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Movie Breakdown: A Walk In The Woods (Noah)

September 2, 2015

Film

The Impression:

Bill Bryson’s original non-fiction book, A Walk In The Woods, is truly a fantastic read. Bryson manages to explore the entire history of the Appalachian Trail while reminiscing on his own life, his relationship with the drunken lout Katz, and he does so with wit and grace. The casting of Robert Redford and Nick Nolte (or some sort of red-faced walrus creature they’re calling Nick Nolte) is promising, but the trailers feel like some sort of mix between The Lion King and The Bucket List. I don’t even know why I try to reason this shit out – I’m clearly going to hate this movie.

The Reality:

I don’t know who the audience for this film is. Ostensibly, you’d think, due to its previous incarnation as a piece of memoir like non-fiction (a great one at that), you’d think there’d be some nod towards those who might enjoy Bryson’s work (the tone, the characters, etc.). But the film, the story of author Bill Bryson’s (Robert Redford, playing it old and bad) spontaneous trek with his drunken childhood friend Stephen Katz (Nick Nolte, looking like he might die onscreen), barely acknowledges that Bryson is a writer, or that his two-month journey along the Appalachian Trail (a 2,000 mile stretch of trail that spans from Georgia to New Hampshire) was one of not only self-discovery but deeply interesting historical research. Yet the film isn’t exactly dumb either. There’s a little heart, and a tinge of intelligence hiding shamefully on the edges of the screen, just enough to pull it out of fart joke and weepie territory and make it overly artsy for the, well, fart-joke-weepie crowd. It’s an entirely middle-of-the-ground, old-person, buddy comedy that is for almost its entire running time painfully unfunny. I honestly don’t know if I’ve ever seen Robert Redford, looking his age finally, perform so poorly. You can almost see him reading cue cards off camera, just waiting to board his private jet to some ski mountain somewhere. Nick Nolte on the other hand is pretty great as Stephen Katz, but in a scary accidentally-method acting type way, as in, clearly Nick Nolte has been chasing his meat patty dinners with a few rounds of beer-bonging Jack Daniels and man-oh-man is it apparent. Literally, there are moments in the film when his voice is so ravaged by whatever smoke product he’s inhaling into them that I couldn’t understand his dialogue. By the end of the film I wanted to watch 48 Hours again just so I could remember what this legend used to sound like. I guess it works for his character, but if your body kicked the bucket on screen in service to this definition of mediocrity, you’d be pissed. Nick Nolte would be pissed. Regardless, the film wants to be a folksy, but crass, comedy, a touching story about age and friendship and a semi-educational piece about the majestic world of nature, but it turns out, it’s just a PBS nature film with a couple of cardboard leading actors. I might just tip my hat to both Nolte and Redford’s career after this one.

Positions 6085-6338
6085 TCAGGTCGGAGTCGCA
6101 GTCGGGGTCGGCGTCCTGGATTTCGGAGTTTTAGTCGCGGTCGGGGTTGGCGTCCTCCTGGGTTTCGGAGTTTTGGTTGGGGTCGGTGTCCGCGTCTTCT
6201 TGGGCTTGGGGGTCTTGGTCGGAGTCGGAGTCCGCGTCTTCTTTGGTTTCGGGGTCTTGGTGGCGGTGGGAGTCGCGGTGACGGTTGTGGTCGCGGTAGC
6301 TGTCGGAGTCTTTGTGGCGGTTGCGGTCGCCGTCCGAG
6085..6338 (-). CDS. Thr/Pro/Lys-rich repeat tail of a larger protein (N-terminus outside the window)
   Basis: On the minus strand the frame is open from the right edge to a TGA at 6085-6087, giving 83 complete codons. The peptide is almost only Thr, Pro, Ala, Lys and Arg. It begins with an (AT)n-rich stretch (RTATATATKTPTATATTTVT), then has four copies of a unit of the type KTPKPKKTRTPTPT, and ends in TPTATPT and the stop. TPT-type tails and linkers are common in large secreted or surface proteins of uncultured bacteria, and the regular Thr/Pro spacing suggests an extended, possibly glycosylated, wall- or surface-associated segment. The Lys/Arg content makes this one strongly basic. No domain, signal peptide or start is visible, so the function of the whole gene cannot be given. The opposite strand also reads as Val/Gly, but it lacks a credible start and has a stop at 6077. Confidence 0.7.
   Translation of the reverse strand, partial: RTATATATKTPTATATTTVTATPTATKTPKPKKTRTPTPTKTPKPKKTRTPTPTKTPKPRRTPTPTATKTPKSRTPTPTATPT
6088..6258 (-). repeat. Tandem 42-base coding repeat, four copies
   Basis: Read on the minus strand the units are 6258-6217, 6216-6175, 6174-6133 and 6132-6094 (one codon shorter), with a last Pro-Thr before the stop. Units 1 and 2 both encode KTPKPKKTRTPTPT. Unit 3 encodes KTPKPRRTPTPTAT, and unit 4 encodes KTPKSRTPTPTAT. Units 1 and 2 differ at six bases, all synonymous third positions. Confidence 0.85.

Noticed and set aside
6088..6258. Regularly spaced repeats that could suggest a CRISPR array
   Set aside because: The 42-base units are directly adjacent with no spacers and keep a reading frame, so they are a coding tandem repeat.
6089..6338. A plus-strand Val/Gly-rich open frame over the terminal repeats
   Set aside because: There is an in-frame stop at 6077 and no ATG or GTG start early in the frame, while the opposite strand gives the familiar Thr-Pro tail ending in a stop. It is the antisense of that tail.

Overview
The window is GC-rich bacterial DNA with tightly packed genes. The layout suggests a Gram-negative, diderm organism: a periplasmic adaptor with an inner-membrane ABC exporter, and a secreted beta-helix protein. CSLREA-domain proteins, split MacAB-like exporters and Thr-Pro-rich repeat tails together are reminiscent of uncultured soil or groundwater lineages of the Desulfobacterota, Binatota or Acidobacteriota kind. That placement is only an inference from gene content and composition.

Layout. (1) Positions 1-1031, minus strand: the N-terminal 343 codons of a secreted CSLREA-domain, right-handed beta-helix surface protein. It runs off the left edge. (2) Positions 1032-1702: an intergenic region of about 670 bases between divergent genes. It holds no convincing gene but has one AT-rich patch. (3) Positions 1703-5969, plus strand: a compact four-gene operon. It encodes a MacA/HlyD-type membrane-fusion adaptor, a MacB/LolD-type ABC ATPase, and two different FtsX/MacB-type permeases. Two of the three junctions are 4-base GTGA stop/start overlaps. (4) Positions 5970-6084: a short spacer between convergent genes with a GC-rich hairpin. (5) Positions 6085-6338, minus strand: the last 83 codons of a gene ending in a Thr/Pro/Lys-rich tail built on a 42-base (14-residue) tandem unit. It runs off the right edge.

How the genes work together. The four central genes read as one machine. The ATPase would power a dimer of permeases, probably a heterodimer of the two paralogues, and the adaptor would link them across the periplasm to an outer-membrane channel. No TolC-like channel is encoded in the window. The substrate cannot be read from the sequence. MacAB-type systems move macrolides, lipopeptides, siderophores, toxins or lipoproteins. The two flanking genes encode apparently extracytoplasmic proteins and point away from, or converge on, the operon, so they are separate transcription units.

The Lesson:

The film does a fine job of capturing the startling beauty, if not the horrible endurance test, of the Appalachian Trail. It made me want to walk it before I died. With near-dead, half-drunk, cig-throated Nick Nolte. Let me just hit “Add” on my BucketList app …

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